October 7, 2009
We need to leave when the weather is right for leaving.
I was thinking about this the afternoon before we left Eureka. A silver-haired fisherman named Ken had slowed his boat down while passing our boat and pointed out a dock on Indian Island. “That’s my dock. You can go for a walk on the island. There’s lots of deer.”
We decided to go for a quick walk before heading to the grocery store to load up on passage food. We couldn’t take long because in the morning the perfect weather window was opening up – one with flatish seas and almost no wind to strain our damaged rig. But the lure of Indian Island’s storied shores made us squeeze it in before shopping and readying the boat to go south.
Our walk was nice – we saw a red-bodied hawk, snowy egret and heard a deer. Then just as we were leaving, to rush to the store before it closed, Ken and his partner Linda invited us into their historic old cabin. The practical side of me wanted to get going – we had food to prepare, routes to program into the GPS and stuff to store away.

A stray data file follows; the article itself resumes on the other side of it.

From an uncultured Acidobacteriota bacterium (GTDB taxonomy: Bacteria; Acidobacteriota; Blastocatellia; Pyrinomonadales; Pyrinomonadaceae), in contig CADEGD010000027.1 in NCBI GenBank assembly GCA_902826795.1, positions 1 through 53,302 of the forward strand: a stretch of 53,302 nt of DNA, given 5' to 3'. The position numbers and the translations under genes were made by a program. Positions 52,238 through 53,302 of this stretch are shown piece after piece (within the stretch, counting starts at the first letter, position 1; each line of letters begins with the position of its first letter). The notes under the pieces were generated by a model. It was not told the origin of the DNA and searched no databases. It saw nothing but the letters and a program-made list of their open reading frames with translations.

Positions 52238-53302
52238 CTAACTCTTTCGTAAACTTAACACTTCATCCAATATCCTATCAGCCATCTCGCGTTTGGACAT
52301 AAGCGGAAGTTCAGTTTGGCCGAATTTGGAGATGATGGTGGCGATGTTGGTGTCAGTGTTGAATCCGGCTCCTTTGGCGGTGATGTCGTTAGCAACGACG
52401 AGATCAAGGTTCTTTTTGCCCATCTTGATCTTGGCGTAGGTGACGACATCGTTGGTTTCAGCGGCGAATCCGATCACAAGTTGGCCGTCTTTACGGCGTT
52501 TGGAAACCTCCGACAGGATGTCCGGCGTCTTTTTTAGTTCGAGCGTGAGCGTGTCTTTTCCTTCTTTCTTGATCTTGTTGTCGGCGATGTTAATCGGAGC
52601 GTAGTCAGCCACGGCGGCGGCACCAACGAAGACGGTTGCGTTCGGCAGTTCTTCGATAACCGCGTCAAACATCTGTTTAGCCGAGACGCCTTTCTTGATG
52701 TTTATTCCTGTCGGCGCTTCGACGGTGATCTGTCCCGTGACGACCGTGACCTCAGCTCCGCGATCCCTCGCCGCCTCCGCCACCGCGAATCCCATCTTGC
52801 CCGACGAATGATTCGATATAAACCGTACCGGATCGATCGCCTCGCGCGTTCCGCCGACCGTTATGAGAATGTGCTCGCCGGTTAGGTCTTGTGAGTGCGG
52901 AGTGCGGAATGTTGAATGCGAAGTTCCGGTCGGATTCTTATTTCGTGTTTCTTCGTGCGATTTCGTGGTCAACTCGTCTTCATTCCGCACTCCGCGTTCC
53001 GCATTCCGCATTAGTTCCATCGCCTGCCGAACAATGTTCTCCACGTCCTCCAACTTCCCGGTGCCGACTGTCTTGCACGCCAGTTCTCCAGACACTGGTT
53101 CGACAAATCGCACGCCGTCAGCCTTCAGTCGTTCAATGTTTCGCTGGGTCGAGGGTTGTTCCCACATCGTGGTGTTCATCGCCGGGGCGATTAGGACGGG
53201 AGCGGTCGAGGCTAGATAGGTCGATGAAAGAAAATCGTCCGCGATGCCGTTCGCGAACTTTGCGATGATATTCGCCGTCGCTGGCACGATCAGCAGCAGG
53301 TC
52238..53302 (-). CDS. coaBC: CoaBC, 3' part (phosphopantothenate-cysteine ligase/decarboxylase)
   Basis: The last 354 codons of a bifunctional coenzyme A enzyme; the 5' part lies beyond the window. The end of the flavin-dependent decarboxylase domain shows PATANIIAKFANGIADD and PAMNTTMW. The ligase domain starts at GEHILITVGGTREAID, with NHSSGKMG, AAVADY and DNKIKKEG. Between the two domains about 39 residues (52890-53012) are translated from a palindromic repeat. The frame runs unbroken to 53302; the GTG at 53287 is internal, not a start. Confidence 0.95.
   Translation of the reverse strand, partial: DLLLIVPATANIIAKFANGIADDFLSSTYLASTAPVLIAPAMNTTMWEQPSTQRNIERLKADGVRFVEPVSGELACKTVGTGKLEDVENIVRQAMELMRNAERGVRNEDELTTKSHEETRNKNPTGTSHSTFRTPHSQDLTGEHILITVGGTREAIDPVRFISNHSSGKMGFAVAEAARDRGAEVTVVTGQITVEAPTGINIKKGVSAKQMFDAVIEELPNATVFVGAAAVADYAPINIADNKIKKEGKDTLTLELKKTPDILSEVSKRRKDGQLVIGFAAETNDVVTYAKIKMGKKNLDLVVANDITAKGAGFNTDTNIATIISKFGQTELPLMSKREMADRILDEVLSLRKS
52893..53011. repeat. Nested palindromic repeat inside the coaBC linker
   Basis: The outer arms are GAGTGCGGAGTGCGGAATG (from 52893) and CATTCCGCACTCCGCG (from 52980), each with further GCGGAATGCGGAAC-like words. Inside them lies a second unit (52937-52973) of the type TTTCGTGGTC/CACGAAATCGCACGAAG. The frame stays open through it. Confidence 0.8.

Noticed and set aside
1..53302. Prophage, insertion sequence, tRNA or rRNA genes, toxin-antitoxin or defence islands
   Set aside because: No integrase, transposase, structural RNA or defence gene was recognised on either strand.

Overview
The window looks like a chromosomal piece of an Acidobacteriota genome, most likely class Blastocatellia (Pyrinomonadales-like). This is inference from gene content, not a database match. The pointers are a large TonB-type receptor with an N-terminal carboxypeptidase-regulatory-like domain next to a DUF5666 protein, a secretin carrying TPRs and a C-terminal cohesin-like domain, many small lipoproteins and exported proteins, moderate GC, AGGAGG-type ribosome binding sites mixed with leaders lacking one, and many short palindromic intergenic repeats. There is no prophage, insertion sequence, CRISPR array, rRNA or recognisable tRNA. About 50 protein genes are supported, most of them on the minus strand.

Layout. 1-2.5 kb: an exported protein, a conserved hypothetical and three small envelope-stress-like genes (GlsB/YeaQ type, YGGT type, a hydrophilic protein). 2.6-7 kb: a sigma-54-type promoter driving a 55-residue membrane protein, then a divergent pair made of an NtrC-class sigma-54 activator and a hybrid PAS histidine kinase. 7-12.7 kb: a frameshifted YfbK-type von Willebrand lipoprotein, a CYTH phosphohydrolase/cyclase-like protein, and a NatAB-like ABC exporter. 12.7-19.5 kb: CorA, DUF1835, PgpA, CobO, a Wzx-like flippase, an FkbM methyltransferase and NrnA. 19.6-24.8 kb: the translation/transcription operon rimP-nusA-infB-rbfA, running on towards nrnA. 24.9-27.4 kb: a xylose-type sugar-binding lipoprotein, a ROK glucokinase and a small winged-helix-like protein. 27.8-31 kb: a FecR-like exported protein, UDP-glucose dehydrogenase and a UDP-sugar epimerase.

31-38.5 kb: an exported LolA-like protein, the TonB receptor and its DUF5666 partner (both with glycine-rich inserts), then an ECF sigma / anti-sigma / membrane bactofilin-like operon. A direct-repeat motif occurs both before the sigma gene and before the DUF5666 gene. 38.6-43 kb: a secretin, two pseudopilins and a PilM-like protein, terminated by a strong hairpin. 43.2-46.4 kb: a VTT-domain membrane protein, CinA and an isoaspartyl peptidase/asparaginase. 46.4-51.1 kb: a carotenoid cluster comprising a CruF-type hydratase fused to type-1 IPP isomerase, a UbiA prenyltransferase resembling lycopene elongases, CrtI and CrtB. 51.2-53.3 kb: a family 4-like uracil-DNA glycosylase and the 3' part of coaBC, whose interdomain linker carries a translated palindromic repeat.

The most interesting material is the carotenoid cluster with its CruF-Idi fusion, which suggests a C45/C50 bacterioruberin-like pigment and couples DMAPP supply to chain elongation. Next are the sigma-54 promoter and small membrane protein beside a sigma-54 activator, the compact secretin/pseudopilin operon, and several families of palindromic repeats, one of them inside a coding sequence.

We followed Ken into his cabin and learned when it was built. All through the rooms were clever built-in cabinets, the sort of building modifications that always mark the homes of sailors and fishermen and ones that made me think of the books I needed to put away. He showed us old pictures and told us how Eureka had changed over the years. I wondered if San Francisco had changed since my last visit.
With each twist in the conversation my mind would slip off. I’ll make chicken stew for a passage dinner, with extra potatoes, I thought, as Ken began to walk us down the coast – describing each contour and harbour the way only a fisherman – who has seen every bay in every type of weather can describe. I thought about needing more ginger ale as he talked of storms. It tried to recall where I had stashed my hat and mitts while he told us about his garden – not because I didn’t want to hear, I wanted to hear.
I wanted to sit by candlelight, sipping wine and listening to his generous stories.
The desire to stay conflicted with our need to leave and we said goodbye. Ken gave us a jar of sparkling peach jam, for passage sandwiches, he said. Maia could make those while I cook, I thought.
We thanked Ken for his gifts – the jam and the stories.
And we prepared to leave.
In the first light of morning I looked back at Ken's dock and then I looked forward, toward our next destination, hoping for a gentle passage.